"…done. I don't know what else to try… …hasn't made any progress. All this… …doesn't respond. Maybe… …tomorrow. Make sure you ask Mr. McNeill when he comes in. He'll…"
Through the darkness, the stairs loomed like a huge, gaping mouth, ready to swallow her up in one giant gulp. Five-year-old Kaitlin gripped the oak banister tightly. She hated the dark, especially when she could see the nightmares hiding. She counted slowly to ten, like Nicky taught her to do when she was scared. Her daddy was down these stairs and across the room, where the light glowed in the fireplace. He didn't like to be bothered after her bedtime, she knew, but it was Christmas, wasn't it? Hadn't her daddy just told her what a special time this was? She was sure he wouldn't be mad.
She eased her fingers from the railing and felt cautiously for the next step. Creeping down the stairs, she tried not to make any noise. Her mommy was sleeping upstairs. She was asleep a lot now and her belly was huge. Daddy said they would get a baby for Christmas, but Kaitlin wasn't sure she believed him. Her mommy's stomach was awfully big, but how would the baby get out? Nicky said babies grew on farms like carrots, but he'd laughed, so she wasn't sure she believed him, either. Sometimes Nicky teased her because she was little.
She stepped down carefully, afraid of tripping on her nightgown. It was too big, but Mommy said she'd grow into it. She lifted the hem out of the way and continued down the stairs. Her daddy had his back to her, staring into the fire. "Daddy?" she whispered loudly.
He didn't turn. "Go to bed, Katie," he answered, taking a long swallow of the pretty amber liquid resting in his hand.
"But…" she started to protest.
"Kaitlin Marie Fairchild, go to bed!" He finally turned, his red-rimmed eyes narrowing in anger. His eyes held a wild look Kaitlin had never seen before.
"Daddy…" she tried once more.
"Goddammit!" His hand jerked and the glass slipped from his hand, shattering against the fireplace. He whipped around to face her. "Why don't you listen?!"
His chiseled face remained mostly in shadow. To Kaitlin, he looked like the root of all her nightmares. His blue eyes were black in the light and his already thin mouth was drawn into a tight line.
Tears welled in her eyes. Head drooping, she trudged to the stairs. She'd barely taken the first step when she felt his strong hands wrap around her. Kaitlin felt a brief moment of panic.
"Oh, Katie, I'm sorry," he muttered. He picked her up carefully and carried her over to the couch, where he sat. She settled comfortably into his lap.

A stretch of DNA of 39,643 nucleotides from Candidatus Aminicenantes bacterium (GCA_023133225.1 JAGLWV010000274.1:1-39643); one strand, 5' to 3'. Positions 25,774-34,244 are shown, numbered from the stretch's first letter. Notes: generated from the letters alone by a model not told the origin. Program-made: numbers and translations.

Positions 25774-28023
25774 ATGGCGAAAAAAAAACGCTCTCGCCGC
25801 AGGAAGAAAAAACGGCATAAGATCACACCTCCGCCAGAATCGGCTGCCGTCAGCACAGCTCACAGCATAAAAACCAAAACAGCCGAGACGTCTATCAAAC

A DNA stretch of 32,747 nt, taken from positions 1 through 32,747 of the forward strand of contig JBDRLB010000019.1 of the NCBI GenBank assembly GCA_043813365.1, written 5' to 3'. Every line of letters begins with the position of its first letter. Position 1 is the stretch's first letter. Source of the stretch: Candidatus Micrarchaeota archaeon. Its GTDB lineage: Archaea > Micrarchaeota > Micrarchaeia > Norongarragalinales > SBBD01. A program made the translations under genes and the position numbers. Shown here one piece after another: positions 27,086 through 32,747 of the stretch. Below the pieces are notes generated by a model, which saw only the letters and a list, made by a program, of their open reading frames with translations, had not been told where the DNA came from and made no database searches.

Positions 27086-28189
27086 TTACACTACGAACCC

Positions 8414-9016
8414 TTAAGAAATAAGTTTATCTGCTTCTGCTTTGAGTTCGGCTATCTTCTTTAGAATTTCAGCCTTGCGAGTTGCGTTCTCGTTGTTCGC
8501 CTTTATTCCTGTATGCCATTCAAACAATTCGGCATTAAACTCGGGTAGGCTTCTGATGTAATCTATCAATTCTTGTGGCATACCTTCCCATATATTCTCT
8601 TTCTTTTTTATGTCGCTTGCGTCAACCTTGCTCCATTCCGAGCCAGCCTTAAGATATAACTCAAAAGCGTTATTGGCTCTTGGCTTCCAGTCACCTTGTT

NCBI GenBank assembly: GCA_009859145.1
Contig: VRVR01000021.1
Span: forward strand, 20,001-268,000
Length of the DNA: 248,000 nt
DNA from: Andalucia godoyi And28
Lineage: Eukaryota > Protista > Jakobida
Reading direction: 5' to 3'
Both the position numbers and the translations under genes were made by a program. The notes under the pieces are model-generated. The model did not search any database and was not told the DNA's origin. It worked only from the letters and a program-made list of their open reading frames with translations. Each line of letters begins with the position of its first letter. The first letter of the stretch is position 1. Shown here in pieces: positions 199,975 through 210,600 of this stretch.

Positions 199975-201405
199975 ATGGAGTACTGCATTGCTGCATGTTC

"I had a nightmare," she confided. "Mommy got swallowed by her belly and I couldn't find you and Nicky and I were in school and Mrs. R's scary Christmas tree was talking. It has a mouth and eyes and it moves."
"That does sound frightening," he answered. He stroked her long golden hair absent-mindedly.
"Well, it used to have eyes," she corrected. "But then Jason--he's the smelly boy on the bus--tripped on Mark's books and it fell over. Now it only has one eye."
Her daddy really didn't seem to be paying attention, so she subsided, laying her head against his shoulder. He continued to pet her, holding her tightly. "I love you, Daddy," she whispered.
He nodded, preoccupied. She leaned up and kissed him quickly on his lean cheek, then bounced out of his lap. "I feel better now. Will you read me a story?"
His eyes narrowed dangerously, then his anger disappeared, at least as far as Kaitlin could see. But his voice was clipped when he replied, "Not tonight, Katie. Go to bed. That's where you should be anyway."
Her face fell. "Night, Daddy," she whispered, turning to flee up the stairs. She glanced back once to see him sitting where she'd left him, his head resting in his hands.
"Still no… …with everything. She doesn't… … hasn't worked. I don't know what will. There's a… …or maybe that new drug out… …will take care of it. Don't forget to tell Mr. McNeill."
She turned, uncertainty playing across her face. Did she go in? The gaping doorway loomed before her. She knew she was supposed to be in homeroom, but she didn't see any hall monitors ready to give her detention. Anyway, she had an excuse. She was in the office checking the cast list for the school's production. If anyone asked, that's what she was doing, even though this classroom wasn't really the office.
Besides, she wanted to see Nicky, didn't she? She knew he had basketball practice after school, so she wouldn't get to see him then… Now was really the only time to tell him her exciting news.